This from the CDF provides some insight:
indifferentism, noun: the belief that differences of religious belief are of no importance.
proselytize, verb: [with object] convert or attempt to convert (someone) from one religion, belief, or opinion to another: the program did have a tremendous evangelical effect, proselytizing many
Doctrinal Note On Some Aspects Of Evangelization (2007)
Congregation for the Doctrine of the Faith
III. Some ecclesiological implications
However, the Church’s “missionary proclamation is endangered today by relativistic theories which seek to justify religious pluralism, not only de facto but also *de iure *(or in principle)”. For a long time, the reason for evangelization has not been clear to many among the Catholic faithful. It is even stated that the claim to have received the gift of the fullness of God’s revelation masks an attitude of intolerance and a danger to peace.
Those who make such claims are overlooking the fact that the fullness of the gift of truth, which God makes by revealing himself to man, respects the freedom which he himself created as an indelible mark of human nature: a freedom which is not indifference, but which is rather directed towards truth. This kind of respect is a requirement of the Catholic faith itself and of the love of Christ; it is a constitutive element of evangelization and, therefore, a good which is to be promoted inseparably with the commitment to making the fullness of salvation, which God offers to the human race in the Church, known and freely embraced.
IV. Some ecumenical implications
In addition, there is evangelization in countries where non-Catholic Christians live, including those with an ancient Christian tradition and culture. In this context, what is required is both true respect for the tradition and spiritual riches of such countries as well as a sincere spirit of cooperation. Catholics, “avoiding every form of indifferentism or confusion, as well as senseless rivalry, through a common profession of faith in God and in Jesus Christ before all peoples – insofar as this is possible – may collaborate with their separated brethren in social, cultural, technical and religious matters in accordance with the Decree on Ecumenism”.
Ecumenism does not have only an institutional dimension aimed at “making the partial communion existing between Christians grow towards full communion in truth and charity”. It is also the task of every member of the faithful, above all by means of prayer, penance, study and cooperation. Everywhere and always, each Catholic has the right and the duty to give the witness and the full proclamation of his faith. With non-Catholic Christians, Catholics must enter into a respectful dialogue of charity and truth, a dialogue which is not only an exchange of ideas, but also of gifts, in order that the fullness of the means of salvation can be offered to one’s partners in dialogue. In this way, they are led to an ever deeper conversion to Christ.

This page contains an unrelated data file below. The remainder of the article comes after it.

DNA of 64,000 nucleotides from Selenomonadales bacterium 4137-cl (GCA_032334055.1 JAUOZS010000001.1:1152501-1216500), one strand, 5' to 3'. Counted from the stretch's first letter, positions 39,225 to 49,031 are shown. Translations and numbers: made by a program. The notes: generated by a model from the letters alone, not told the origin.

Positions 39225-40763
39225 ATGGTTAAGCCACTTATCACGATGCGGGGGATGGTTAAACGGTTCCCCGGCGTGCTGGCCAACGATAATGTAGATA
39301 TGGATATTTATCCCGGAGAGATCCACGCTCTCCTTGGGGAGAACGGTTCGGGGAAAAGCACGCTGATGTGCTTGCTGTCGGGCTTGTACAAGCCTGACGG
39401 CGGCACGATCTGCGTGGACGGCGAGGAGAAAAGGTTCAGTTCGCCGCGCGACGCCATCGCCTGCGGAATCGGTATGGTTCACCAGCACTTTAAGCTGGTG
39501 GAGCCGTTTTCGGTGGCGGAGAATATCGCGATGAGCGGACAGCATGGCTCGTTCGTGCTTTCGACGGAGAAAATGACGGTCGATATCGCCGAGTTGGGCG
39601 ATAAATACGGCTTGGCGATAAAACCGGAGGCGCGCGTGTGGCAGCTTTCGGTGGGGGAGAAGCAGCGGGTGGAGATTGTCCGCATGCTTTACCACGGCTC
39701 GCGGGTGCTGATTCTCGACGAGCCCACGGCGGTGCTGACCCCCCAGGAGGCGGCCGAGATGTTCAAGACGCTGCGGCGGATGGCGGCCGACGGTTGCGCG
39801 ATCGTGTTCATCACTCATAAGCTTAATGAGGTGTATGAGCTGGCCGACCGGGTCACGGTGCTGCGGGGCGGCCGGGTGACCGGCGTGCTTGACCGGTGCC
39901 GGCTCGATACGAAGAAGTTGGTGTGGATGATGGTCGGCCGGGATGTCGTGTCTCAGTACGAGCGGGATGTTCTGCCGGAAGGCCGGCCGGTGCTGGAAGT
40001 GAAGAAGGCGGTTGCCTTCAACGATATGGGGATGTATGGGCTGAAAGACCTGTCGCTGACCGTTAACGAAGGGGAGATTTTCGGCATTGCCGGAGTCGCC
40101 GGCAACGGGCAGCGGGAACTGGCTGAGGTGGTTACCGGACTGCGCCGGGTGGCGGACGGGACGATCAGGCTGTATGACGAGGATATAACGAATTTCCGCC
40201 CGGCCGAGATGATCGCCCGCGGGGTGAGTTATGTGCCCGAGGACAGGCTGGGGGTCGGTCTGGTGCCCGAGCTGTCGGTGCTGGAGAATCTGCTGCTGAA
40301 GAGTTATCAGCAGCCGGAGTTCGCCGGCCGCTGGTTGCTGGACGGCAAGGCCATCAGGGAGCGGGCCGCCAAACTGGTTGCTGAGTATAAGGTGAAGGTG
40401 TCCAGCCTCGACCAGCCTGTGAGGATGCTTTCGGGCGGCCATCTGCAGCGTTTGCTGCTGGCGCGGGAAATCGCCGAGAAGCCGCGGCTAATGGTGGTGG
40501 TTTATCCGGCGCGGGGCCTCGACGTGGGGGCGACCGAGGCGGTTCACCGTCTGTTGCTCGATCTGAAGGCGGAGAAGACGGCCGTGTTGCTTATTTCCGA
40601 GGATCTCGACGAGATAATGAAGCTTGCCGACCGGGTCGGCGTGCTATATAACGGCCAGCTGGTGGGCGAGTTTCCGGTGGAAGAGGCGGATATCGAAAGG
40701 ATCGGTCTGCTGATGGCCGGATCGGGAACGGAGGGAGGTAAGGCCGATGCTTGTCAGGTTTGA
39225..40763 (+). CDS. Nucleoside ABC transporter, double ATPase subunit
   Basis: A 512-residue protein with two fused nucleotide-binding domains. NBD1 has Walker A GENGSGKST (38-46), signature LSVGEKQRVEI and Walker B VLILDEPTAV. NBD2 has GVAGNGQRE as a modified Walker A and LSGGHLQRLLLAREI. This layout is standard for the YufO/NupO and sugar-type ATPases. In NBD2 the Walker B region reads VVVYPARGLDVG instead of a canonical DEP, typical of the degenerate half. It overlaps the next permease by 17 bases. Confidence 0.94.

In this connection, it needs also to be recalled that if a non-Catholic Christian, for reasons of conscience and having been convinced of Catholic truth, asks to enter into the full communion of the Catholic Church, this is to be respected as the work of the Holy Spirit and as an expression of freedom of conscience and of religion. In such a case, it would not be a question of proselytism in the negative sense that has been attributed to this term.
 Second Vatican Council, Decree Ad gentes, 15.
 John Paul II, Encyclical Letter Ut unum sint (25 May 1995), 14: AAS 87 (1995), 929.
 Cf. ibidem, 28: AAS 87 (1995), 939.
 Cf. Second Vatican Council, Decree Unitatis redintegratio, 3 and 5.
 The term proselytism originated in the context of Judaism, in which the term proselyte referred to someone who, coming from the gentiles, had passed into the Chosen People. So too, in the Christian context, the term proselytism was often used as a synonym for missionary activity. More recently, however, the term has taken on a negative connotation, to mean the promotion of a religion by using means, and for motives, contrary to the spirit of the Gospel; that is, which do not safeguard the freedom and dignity of the human person. It is in this sense that the term proselytism is understood in the context of the ecumenical movement: cf. The Joint Working Group between the Catholic Church and the World Council of Churches, “The Challenge of Proselytism and the Calling to Common Witness” (1995).